I found the axis on the following graph of crude oil prices over 1950-2015 from MacroTrends surprising. The y-axis labels are 20, 40, 60, 80, 100, ...but they are not equidistant. Why?
Usually, when people use non-equidistant axis, it is because they want to emphasize some variation more than others. For example, if most of your data is between 0 and 1, but you have one outlier on 100, then an equidistant axis would make it hard to analyze most the variation, because it emphasizes the wrong parts.
In this case you have a log-scale, which is a simple nonlinear axis that (in general) emphasizes small values over larger ones. Whether that makes sense with oil prices, is - to me - unclear.
As it has already been explained, it's a logarithmic scale (also called log scale for short). The distance between values doesn't depend on their linear difference, but on their relative difference. The distance between 20 and 40 is the same as the distance between 40 and 80 or the distance between 60 and 120, because 40/20 = 80/40 = 120/60 = 2 or a 100% increase, a fixed rate.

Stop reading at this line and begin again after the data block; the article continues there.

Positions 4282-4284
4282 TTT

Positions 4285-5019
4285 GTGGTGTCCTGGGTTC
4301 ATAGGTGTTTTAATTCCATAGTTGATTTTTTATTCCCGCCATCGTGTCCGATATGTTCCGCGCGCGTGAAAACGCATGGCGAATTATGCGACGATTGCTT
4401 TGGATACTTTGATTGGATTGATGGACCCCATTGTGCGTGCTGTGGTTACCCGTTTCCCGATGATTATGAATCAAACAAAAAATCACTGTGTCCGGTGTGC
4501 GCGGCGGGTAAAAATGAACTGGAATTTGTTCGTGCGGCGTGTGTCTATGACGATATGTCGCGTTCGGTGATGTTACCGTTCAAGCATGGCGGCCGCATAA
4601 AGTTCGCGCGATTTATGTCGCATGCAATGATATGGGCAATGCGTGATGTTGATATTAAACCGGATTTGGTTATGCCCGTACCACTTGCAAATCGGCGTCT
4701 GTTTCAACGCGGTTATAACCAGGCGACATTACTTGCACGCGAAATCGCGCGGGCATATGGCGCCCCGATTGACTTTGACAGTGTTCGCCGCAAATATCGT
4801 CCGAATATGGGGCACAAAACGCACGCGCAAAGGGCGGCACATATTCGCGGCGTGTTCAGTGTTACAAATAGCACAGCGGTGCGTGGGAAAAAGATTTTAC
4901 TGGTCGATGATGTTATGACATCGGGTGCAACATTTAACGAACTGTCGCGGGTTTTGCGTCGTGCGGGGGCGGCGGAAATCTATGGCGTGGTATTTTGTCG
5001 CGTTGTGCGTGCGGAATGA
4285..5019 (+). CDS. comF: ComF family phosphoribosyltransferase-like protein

An additional caveat about log scales is that they never go down to 0. After all, if you increase 0 by any percentage, you still get 0. The distance between 0 and any positive value is infinite.